• Given the nutritional deficiency in the population there is an increasing recognition today that food production has to be modified to achieve nutrition security. We should reshape the agri-food system to focus on nutrition as well.
  • Of late, agriculture has not been a vocation of choice, especially for the youth. The number of people engaged in agriculture as a percentage of total employment has been steadily going down all over the world. From 43% in 1991, it is now a mere 26% in 2017.  In India also, while nearly 64% of the total workforce was engaged in agriculture in 1991, it was down to 44% in 2017.

Need of the Hour:

  • We need to re-think the development paradigm and see how we can make agriculture more economically viable and attractive.  I would like to quote Dr. Swaminathan who had said, in 2001, “Agricultural progress will determine India’s economic and political future. 
  • We can shape this future in a desirable direction through synergy among technology, public policy and farmers’ cooperative action.  Unless farming becomes both intellectually stimulating through the pathway of I.T. based precision farming, and economically rewarding through value-addition to primary produce, it will be difficult to attract or retain youth in farming”.
  • Irrigation, infrastructure, investment and Insurance sectors need to be strengthened to support farmers.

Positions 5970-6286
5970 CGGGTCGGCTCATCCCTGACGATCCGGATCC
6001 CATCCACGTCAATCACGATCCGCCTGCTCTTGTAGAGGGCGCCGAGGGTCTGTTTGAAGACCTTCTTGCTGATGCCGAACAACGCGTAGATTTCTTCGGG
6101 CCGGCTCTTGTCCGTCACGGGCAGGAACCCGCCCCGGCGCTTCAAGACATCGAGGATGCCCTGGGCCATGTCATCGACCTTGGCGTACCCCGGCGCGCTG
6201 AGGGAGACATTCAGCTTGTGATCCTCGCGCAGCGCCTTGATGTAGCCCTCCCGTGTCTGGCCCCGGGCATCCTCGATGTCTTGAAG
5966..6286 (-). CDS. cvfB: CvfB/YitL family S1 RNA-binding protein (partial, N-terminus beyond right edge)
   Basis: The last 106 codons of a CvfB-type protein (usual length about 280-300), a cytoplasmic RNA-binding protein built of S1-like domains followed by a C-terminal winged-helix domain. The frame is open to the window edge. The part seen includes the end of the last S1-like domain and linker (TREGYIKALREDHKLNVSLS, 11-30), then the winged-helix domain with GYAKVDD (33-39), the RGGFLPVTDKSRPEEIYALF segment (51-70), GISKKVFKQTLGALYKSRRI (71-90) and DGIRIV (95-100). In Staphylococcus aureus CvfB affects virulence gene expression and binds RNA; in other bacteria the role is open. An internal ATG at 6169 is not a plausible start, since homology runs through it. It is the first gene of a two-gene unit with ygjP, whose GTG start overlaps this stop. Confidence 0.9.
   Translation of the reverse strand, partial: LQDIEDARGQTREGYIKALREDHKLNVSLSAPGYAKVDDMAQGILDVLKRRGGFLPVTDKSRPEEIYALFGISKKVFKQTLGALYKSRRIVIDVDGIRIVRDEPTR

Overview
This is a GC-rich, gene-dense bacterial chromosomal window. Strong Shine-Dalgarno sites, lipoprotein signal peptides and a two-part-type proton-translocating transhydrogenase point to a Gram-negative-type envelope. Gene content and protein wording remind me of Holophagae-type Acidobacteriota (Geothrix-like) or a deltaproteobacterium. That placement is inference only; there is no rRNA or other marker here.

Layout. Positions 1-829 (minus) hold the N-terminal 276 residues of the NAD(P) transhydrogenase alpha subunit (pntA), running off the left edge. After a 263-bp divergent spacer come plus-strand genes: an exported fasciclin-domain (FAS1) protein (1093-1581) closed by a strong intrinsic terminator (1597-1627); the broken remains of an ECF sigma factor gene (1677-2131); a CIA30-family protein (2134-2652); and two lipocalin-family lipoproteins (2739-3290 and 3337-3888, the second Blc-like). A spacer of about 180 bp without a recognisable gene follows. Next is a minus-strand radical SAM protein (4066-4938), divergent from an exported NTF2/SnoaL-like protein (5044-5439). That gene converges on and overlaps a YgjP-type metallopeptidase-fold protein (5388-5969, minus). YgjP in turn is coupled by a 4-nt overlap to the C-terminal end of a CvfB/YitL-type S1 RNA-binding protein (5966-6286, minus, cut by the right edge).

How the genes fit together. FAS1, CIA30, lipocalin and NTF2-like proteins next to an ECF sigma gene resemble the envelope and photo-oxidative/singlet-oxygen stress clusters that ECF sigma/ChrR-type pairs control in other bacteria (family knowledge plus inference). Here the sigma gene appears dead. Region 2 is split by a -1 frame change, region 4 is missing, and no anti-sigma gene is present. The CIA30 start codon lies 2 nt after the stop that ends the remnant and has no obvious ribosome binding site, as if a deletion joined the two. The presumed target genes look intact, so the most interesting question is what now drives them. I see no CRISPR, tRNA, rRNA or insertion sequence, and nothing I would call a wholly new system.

• We must achieve agricultural intensification and diversification.  Given the small size of land holdings, it is imperative that we should enhance our productivity and focus on “intensification”. Increased productivity is possible if farmers have greater access to knowledge, technology and credit.
  • It is important to establish coordination among agricultural research institutions, scientists and Krishi Vigyan Kendras to train and educate farmers. Techniques of precision farming, Zero budget farming must be made available to farmers.
  • Steps must be taken to effectively implement the ‘National Agriculture Export Policy’ formulated in line with the vision to double the farmers’ income and increase the share of agricultural exports from the present level of about USD 30 billion to over USD 60 billion by 2022.